Does this sound like an intriguing idea? We think so. Being practitioners, though, we most appreciate when great theories can be turned into real-world implementations. Please stay tuned for part 2 of this blog series, where we take the concept of tomorrow’s SOC and data gravity into practice for today.

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Seattle Times: Microsoft releases new security tools for political campaigns to combat hacking attempts

Microsoft is offering new security tools to political campaigns — some measures with a level of technology usually reserved for government and big corporate customers — as it expands its efforts to stifle hacking attempts from foreign entities.

The Redmond company announced late Monday a new set of tools, called AccountGuard,  that will closely watch hacking attacks and attempts made against campaigns, and notify their staff when threats occur. Microsoft will also offer training for staffers on how to make accounts more secure, and let them test new security tools “on a par” with the features Microsoft sells to government and corporate clients.

The AccountGuard services will be included for free to campaigns, candidates, think tanks and other political groups that are Office 365 customers. The service is the newest part of Microsoft’s Defending Democracy program announced this spring, which aims to make elections secure.

Microsoft pointed to the need to expand security efforts, saying it seized six website domains last week, with the help of a court order, that belonged to hacking group Fancy Bear. The group is believed to have ties to the Russian government and was behind the 2016 hack against the Democratic Party.

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That group and others like it use domains such as senate.group and office365-onedrive.com to give the appearance of a trusted organization when they send out phishing emails. The emails could be used to obtain passwords and infiltrate political organizations.

So far, Microsoft has shut down 84 of these fake domains set up by Fancy Bear in the past two years. The company also revealed last month that it thwarted two attempts last fall by hackers trying to get inside two Senate candidate campaigns, including Missouri Democrat Sen. Claire McCaskill’s.

The number of hacking attempts has ticked up as midterm election campaigns get underway, Microsoft President Brad Smith wrote in a blog post Monday. It’s widely believed the threats aren’t as numerous as they were during the 2016 elections, but cybersecurity executives say they are still serious.

“We can only keep our democratic societies secure if candidates can run campaigns and voters can go to the polls untainted by foreign cyberattacks,” Smith wrote.

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Attending Black Hat USA 2018? Here’s what to expect from Microsoft

Black Hat USA 2018 brings together professionals at all career levels, encouraging growth and collaboration among academia, world-class researchers, and leaders in the public and private sectors. This is an exciting time as our Microsoft researchers, partners, and security experts will showcase the latest collaborations in defense strategies for cybersecurity, highlight solutions for security vulnerabilities in applications, and bring together an ecosystem of intelligent security solutions. Our objective is to arm business, government, and consumers with deeply integrated intelligence and threat protection capabilities across platforms and products.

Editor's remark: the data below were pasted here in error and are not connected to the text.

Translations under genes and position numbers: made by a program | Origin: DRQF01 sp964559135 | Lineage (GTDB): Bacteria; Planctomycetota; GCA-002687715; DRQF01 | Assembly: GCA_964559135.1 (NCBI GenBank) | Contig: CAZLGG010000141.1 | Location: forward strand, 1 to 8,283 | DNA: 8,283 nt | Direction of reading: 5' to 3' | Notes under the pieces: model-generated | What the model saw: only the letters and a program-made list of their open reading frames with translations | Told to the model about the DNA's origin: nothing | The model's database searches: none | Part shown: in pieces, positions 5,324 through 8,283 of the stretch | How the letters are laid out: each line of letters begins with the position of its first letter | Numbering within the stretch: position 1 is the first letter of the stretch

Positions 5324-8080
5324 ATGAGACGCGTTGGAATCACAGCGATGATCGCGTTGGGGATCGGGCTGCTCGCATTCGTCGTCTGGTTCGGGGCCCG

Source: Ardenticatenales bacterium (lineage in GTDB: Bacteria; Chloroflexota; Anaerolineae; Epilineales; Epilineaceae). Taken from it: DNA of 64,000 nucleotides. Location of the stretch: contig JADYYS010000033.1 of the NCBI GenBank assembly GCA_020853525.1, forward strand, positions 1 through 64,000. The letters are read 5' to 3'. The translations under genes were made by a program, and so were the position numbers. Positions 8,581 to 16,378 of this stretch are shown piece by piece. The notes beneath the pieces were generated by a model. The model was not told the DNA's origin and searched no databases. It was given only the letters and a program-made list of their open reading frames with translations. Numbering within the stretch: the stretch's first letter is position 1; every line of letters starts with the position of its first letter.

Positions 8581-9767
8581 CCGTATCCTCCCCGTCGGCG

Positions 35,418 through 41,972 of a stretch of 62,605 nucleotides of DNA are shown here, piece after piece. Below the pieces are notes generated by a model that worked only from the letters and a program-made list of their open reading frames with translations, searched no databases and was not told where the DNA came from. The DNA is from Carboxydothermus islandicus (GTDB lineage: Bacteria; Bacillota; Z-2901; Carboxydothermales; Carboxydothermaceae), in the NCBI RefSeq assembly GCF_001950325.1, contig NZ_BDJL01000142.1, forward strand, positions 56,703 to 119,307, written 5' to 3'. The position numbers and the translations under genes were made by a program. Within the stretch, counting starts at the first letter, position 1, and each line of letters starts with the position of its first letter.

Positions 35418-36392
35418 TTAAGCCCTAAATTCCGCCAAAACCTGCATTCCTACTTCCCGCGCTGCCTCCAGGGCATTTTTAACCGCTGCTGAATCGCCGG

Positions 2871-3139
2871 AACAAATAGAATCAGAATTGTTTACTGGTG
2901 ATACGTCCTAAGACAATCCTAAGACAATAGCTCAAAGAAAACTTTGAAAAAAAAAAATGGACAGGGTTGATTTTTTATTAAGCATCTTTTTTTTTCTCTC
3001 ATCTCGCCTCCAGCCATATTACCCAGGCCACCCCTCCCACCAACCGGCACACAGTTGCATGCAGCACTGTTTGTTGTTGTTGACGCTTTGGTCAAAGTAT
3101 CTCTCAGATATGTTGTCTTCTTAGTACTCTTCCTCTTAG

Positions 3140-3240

Security researchers play an essential role in Microsoft’s security strategy and are key to community-based defense. To show our appreciation for their hard work and partnership, each year at Black Hat USA, the Microsoft Security Response Center (MSRC) highlights the contributions of these researchers through the list of “Top 100” security researchers reporting to Microsoft (either directly or through a third party) during the previous 12 months. While one criterion for the ranking is volume of fixed reports a researcher has made, the severity and impact of the reports is very important to the ranking also. Given the number of individuals reporting to Microsoft, anyone ranked among the Top 100 is among some of the top talent in the industry.

In addition to unveiling the Top 100 and showcasing Microsoft security solutions at Booth #652, there are a number of featured Microsoft speakers and sessions:

Join us at these sessions during the week of August 4-9, 2018 in Las Vegas and continue the discussion with us in Booth #652, where we will have product demonstrations, theatre presentations, and an opportunity to learn more about our Top 100 and meet with some of Microsoft’s security experts and partners.

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Microsoft gives parents peace of mind with new family features across devices

We live in a time of both great opportunity and great responsibility. Our children have access to more information, entertainment and more ways to connect than ever before, but with that comes plenty of new things that parents like you and I need to worry about and new ways to distract their attention. Today, we are excited to introduce new features that make it easier and safer for families to interact with technology and, each other, across devices and platforms.

Woman sitting at table with two little girls working on a PC.